Dow component The Coca-Cola Company (KO) is trading higher by more than 2% in Tuesday's pre-market session after meeting second quarter 2020 earnings per share (EPS) estimates of $0.42. Revenue declined a staggering 28% to $7.2 billion, which missed expectations by a small margin. Global unit case volume declined sharply as well during the quarter, highlighting intense headwinds as a result of the COVID-19 pandemic. The company chose not to provide fiscal year 2020 guidance, due to continued uncertainty.
- Coca-Cola's slumping revenue is dependent on venues that have been closed due to the pandemic.
- The company declined to provide fiscal year guidance.
- Investors have been flocking to PepsiCo while avoiding shares of Coca-Cola.
The beverage giant's income is highly levered to worldwide partnerships with restaurant, entertainment, and sports venues that have been closed or capacity-restricted due to the pandemic. The stock has struggled to recover since the first quarter's 40% downdraft, unlike PepsiCo, Inc. (PEP), which just beat second quarter 2020 estimates by a healthy margin and is trading relatively close to the 2020 high. Coca-Cola's rival has benefited from a hugely popular line of at-home snacks that include Doritos, Quaker Oats, Tropicana, and Lay's Potato Chips.
Coca-Cola Weekly Chart (2013 – 2020)
Coca-Cola finally completed a round trip into the 1998 high at $44.47 in 2014 and eased into a shallow rising channel that crisscrossed the prior high repeatedly into the third quarter of 2018. Committed bulls then took control, generating a channel breakout that posted an all-time high at $60.07 in February 2020. The stock then sold off with world markets, failing the multi-year breakout before settling at a four-year low in the mid-$30s in March.
The first quarter decline broke channel support, while the bounce into June reversed at new resistance now situated in the upper $40s. That level has roughly aligned with the .50 selloff retracement level and the 200-day exponential moving average (EMA), generating a formidable barrier that is unlikely to break after this morning's mixed metrics. Weak buying interest also lowers the odds for a breakout into the low $50s, with the on-balance volume (OBV) accumulation-distribution indicator slumping near first quarter lows.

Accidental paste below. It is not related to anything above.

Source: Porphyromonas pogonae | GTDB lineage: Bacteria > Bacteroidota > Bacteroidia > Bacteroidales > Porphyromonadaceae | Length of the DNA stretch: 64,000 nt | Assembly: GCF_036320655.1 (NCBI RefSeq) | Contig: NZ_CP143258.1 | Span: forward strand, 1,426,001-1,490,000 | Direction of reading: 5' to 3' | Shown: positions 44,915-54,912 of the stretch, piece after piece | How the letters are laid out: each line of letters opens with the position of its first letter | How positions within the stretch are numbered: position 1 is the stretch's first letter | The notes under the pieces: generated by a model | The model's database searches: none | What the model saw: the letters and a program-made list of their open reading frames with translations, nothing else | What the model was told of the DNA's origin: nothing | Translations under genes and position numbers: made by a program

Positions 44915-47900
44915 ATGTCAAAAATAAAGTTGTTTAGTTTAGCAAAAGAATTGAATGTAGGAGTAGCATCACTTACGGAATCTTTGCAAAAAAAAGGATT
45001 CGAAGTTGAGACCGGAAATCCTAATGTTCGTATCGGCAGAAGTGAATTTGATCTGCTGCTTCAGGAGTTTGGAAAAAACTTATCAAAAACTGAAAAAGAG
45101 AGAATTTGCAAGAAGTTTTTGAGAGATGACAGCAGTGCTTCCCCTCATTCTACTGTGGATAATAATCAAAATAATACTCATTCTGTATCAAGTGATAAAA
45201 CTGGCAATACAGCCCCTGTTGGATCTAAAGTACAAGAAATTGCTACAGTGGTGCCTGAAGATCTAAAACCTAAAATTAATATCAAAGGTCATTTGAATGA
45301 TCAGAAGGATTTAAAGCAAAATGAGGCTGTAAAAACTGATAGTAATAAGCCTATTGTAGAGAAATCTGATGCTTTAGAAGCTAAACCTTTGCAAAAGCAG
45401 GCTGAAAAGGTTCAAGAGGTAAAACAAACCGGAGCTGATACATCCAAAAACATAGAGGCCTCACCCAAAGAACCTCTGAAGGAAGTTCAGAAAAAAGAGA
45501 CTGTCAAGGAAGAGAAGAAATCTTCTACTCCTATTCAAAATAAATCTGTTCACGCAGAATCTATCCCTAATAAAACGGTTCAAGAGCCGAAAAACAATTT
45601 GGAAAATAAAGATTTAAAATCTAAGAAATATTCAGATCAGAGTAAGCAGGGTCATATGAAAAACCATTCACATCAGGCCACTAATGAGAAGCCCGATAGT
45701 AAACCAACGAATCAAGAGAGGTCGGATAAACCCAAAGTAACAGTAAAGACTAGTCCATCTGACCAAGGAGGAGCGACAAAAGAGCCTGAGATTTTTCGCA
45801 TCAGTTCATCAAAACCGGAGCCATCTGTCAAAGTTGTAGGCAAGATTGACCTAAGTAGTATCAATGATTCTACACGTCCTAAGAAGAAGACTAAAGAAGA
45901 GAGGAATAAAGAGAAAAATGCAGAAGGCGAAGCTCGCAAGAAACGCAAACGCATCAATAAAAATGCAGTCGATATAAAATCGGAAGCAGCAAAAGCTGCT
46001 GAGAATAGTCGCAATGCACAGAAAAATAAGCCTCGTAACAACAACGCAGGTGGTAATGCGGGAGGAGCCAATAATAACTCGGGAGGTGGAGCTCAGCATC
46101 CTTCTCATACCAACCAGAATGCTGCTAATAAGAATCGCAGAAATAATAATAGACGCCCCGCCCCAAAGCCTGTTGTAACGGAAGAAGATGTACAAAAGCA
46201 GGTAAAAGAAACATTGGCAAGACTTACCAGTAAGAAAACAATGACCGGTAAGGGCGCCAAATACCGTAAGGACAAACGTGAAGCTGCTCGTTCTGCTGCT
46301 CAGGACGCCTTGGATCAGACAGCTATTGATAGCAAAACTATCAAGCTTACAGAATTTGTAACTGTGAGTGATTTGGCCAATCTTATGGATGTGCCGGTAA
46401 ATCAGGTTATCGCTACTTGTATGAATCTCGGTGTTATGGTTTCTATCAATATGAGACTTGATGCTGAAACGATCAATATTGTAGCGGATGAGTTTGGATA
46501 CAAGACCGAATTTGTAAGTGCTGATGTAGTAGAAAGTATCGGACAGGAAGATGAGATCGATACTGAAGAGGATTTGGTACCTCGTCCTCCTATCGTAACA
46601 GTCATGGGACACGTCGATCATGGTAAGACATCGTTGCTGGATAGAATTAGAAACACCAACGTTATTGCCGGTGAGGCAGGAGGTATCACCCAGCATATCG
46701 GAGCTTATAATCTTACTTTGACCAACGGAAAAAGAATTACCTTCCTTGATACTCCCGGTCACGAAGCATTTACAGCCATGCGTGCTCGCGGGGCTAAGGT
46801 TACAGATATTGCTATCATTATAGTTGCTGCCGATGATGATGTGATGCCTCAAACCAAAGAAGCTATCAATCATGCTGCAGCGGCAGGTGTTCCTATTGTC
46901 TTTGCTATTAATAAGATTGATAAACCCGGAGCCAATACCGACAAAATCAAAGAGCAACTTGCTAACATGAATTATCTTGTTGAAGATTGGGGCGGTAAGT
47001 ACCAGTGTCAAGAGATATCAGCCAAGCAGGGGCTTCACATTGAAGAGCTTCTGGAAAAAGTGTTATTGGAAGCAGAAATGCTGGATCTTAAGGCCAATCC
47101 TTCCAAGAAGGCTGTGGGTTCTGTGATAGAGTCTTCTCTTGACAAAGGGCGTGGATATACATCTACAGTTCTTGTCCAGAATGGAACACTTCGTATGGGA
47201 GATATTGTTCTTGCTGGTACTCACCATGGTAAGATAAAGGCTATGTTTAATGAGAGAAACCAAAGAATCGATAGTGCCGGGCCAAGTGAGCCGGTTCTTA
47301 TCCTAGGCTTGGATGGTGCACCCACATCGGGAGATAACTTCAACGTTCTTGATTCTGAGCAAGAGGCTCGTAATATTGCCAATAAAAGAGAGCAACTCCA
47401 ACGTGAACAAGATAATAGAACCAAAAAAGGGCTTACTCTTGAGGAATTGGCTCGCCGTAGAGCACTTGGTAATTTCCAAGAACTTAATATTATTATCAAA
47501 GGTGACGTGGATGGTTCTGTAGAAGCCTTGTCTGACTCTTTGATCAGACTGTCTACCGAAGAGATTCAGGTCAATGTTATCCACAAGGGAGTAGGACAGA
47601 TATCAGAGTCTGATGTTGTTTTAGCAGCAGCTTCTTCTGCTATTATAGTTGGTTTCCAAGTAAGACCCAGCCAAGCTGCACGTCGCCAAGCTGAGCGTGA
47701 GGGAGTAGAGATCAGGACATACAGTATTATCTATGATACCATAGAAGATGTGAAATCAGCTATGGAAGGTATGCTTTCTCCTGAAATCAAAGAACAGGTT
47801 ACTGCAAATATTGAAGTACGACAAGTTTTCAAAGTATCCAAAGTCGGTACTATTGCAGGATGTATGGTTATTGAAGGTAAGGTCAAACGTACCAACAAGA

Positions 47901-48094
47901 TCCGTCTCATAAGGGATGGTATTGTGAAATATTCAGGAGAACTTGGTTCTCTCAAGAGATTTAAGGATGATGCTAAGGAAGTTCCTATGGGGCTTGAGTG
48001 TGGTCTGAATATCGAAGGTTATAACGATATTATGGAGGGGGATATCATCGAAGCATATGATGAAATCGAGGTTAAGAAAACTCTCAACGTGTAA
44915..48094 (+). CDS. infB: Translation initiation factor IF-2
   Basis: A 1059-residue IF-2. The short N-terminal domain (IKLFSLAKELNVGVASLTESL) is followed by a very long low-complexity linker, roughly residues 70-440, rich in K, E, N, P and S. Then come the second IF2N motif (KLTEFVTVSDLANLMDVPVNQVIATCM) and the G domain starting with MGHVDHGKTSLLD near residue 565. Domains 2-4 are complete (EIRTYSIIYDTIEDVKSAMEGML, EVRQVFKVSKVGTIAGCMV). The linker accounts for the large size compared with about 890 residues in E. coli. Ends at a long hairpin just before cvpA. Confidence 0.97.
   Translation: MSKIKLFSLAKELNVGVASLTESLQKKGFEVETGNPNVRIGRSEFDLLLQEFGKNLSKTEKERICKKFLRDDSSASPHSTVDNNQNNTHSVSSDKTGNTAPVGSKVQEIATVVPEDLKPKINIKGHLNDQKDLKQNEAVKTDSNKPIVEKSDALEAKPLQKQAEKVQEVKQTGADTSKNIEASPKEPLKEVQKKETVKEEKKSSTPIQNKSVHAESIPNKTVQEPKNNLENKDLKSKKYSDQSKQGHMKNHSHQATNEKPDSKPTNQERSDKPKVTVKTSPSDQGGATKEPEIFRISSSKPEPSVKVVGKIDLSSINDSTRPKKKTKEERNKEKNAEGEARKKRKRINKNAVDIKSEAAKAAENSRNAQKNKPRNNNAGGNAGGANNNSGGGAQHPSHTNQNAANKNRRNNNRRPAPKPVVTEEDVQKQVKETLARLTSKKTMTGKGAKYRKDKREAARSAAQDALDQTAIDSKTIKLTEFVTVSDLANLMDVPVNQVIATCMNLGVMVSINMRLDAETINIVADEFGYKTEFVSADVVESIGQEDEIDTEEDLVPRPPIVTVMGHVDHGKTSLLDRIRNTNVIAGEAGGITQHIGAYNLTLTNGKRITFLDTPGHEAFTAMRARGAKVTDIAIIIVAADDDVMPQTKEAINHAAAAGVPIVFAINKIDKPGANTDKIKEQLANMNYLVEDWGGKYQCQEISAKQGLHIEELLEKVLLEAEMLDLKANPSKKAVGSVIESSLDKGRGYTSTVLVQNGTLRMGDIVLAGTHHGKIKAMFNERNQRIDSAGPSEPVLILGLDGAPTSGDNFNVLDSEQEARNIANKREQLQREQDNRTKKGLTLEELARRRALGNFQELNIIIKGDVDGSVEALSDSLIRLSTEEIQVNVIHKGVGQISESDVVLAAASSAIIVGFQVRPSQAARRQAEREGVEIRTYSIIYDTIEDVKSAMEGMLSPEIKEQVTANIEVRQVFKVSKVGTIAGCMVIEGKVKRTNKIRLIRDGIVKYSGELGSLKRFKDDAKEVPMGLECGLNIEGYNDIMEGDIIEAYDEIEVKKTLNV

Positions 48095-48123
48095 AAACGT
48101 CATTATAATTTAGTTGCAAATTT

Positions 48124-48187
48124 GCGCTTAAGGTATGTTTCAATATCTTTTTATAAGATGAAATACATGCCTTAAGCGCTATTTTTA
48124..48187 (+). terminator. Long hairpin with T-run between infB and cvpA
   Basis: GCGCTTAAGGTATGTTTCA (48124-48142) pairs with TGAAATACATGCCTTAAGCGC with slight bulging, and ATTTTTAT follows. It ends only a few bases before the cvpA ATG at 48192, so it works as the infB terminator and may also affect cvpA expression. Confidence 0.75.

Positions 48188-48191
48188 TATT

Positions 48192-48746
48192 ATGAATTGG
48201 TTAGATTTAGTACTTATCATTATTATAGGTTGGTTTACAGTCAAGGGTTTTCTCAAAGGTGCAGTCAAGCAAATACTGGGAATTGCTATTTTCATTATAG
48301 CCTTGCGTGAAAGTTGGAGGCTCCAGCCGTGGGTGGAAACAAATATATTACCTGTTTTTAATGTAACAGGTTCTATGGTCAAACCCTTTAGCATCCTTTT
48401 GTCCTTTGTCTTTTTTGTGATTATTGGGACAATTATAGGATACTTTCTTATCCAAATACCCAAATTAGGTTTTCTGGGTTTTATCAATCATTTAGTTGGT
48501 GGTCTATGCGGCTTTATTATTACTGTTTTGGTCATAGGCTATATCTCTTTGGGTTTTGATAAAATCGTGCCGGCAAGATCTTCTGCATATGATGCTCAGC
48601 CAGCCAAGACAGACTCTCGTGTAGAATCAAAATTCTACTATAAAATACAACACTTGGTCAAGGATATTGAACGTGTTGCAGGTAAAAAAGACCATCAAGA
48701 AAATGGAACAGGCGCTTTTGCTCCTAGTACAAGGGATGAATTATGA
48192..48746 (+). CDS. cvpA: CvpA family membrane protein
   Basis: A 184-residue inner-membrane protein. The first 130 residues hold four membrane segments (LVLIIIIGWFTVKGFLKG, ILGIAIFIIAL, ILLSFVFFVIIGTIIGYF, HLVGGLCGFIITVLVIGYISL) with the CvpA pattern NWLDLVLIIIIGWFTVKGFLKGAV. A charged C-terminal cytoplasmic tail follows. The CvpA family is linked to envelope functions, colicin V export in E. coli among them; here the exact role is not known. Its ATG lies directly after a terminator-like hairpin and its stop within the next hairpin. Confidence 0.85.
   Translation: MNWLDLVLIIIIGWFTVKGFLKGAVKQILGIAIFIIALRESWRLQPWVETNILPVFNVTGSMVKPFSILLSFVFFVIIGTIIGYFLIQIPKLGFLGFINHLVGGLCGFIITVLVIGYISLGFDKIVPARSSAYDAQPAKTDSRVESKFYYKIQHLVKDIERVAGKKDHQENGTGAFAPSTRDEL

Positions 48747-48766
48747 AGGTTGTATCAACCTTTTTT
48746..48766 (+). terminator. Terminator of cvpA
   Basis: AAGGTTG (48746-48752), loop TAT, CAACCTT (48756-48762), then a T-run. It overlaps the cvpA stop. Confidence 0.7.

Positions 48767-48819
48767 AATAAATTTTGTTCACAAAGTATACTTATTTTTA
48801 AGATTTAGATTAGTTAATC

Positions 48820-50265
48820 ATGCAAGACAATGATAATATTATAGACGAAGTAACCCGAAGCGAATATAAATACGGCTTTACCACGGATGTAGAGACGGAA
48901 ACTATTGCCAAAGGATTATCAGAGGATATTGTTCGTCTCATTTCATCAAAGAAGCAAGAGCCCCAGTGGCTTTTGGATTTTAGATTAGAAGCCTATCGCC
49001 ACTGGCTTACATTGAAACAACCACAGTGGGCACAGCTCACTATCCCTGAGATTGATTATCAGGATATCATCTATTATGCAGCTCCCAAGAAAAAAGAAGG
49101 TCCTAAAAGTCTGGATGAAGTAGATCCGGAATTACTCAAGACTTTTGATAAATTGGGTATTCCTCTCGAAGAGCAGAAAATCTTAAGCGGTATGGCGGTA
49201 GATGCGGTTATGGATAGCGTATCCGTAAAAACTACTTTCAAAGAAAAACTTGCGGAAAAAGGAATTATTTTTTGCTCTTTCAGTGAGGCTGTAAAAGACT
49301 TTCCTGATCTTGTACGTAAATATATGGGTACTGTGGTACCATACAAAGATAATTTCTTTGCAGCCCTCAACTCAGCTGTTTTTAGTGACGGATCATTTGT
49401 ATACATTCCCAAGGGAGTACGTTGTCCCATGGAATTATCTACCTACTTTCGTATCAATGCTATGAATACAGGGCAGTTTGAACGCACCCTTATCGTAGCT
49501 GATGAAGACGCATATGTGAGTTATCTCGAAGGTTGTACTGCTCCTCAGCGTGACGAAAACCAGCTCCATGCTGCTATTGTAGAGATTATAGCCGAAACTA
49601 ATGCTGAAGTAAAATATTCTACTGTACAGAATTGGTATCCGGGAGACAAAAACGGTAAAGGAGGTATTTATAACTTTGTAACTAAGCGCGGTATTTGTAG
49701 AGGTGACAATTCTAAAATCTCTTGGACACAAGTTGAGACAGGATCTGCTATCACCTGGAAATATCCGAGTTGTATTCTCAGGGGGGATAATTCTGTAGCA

PepsiCo Weekly Chart (2009 – 2020)
PepsiCo stock fell to a six-year low in 2009 and entered an uptrend that broke out to a new high in 2013. Long-term trendlines guided price action through most of the decade, with support roughly aligned at the 50-month EMA. The stock broke out above the upper trendline in 2019, adding to a strong rally impulse that posted an all-time high at $147.30 in February 2020. The selloff into March failed the breakout before finding support at a two-year low just under the lower trendline.
The bounce into April stretched all the way into the .786 Fibonacci selloff retracement level, which marks the highest high in the past four months. The stock has been consolidating at the 50-day EMA and .618 retracement level since that time, carving a potential bull flag continuation pattern. Unlike Coca-Cola, PepsiCo accumulation has soared into the third quarter, with on-balance volume lifting to an all-time high. This bullish positioning predicts that price will soon follow.
What Is Accumulation? Accumulation typically refers to a position size in an asset that increases over multiple transactions. Accumulation can also refer to the overall addition of positions to a portfolio. It can also refer to a general increase in buying activity in an asset.
The Bottom Line
Coca-Cola met conservative second quarter 2020 earnings estimates on Tuesday morning, triggering a buy-the-news reaction, but a sharp decline in quarterly revenues could dampen investor enthusiasm. As a result, rival PepsiCo looks like a better bet for long-term investors, especially with its competitive dividend yield of 3.07% compared to Coke's 3.56%.
Disclosure: The author held no positions in the aforementioned securities at the time of publication.